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American Journal of Clinical Dermatology

, Volume 20, Issue 2, pp 217–236 | Cite as

Drug Reaction with Eosinophilia and Systemic Symptoms (DReSS): How Far Have We Come?

  • Sylvia Aide Martínez-Cabriales
  • Fabian Rodríguez-Bolaños
  • Neil H. ShearEmail author
Review Article

Abstract

Drug reaction with eosinophilia and systemic symptoms (DReSS), also known as drug-induced hypersensitivity syndrome (DiHS), is an uncommon severe adverse reaction to medications. It is important to recognize it as it is potentially fatal and can cause significant morbidity. From the first reports of drug reactions related to certain anticonvulsants characterized by fever, liver enzyme elevation, and skin changes, our continuously growing understanding of this entity has allowed us to describe its physiopathology and clinical features even further. The relationship of genetic factors, viral activation, and specific drug exposure is now known to play a role in this disease. There is still not a widely accepted marker for DReSS/DiHS, but the spectrum of clinical and laboratory features has now been better outlined. The mainstay of treatment is the use of systemic corticosteroids, but other options such as intravenous immunoglobulin, cyclosporine, mycophenolate mofetil, rituximab, and cyclophosphamide have been described. We present a comprehensive review of the literature on DReSS/DiHS, focusing on its history, etiopathogenesis, diagnosis, therapeutic approach, and outcome.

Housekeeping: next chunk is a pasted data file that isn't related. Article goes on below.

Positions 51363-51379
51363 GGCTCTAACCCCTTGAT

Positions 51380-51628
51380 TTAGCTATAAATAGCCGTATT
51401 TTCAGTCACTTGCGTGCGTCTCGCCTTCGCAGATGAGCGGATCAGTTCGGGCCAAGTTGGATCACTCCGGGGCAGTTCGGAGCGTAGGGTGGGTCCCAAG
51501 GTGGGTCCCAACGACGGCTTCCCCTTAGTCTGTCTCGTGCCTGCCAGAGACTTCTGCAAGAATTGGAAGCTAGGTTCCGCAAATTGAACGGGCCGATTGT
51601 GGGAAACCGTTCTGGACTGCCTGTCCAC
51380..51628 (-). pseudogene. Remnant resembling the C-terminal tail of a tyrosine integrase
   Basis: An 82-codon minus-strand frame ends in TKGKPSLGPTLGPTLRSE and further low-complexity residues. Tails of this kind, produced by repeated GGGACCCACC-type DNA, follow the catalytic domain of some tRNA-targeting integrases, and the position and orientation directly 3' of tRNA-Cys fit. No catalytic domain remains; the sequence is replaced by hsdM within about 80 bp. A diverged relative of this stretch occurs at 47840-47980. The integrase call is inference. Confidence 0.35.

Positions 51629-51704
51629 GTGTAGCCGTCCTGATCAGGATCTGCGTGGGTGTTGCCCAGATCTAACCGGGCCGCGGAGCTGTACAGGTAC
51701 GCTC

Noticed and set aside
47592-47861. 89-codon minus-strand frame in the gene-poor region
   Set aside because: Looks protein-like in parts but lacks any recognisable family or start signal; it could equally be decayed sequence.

Notes

Compliance with Ethical Standards

Funding

No funding was received for the preparation of this review.

Conflict of interest

S.A. Martinez-Cabriales, F. Rodriguez-Bolaños, and N.F. Shear declare that they have no conflicts of interest.

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Copyright information

© Springer Nature Switzerland AG 2019

Authors and Affiliations

  • Sylvia Aide Martínez-Cabriales
    • 1
    • 2
    • 3
  • Fabian Rodríguez-Bolaños
    • 1
    • 3
  • Neil H. Shear
    • 1
    • 3
    Email author
  1. 1.Department of DermatologyUniversity of TorontoTorontoCanada
  2. 2.Department of DermatologyAutonomous University of Nuevo LeonMonterreyMexico
  3. 3.Dermatology DivisionSunnybrook Health Sciences CentreTorontoCanada

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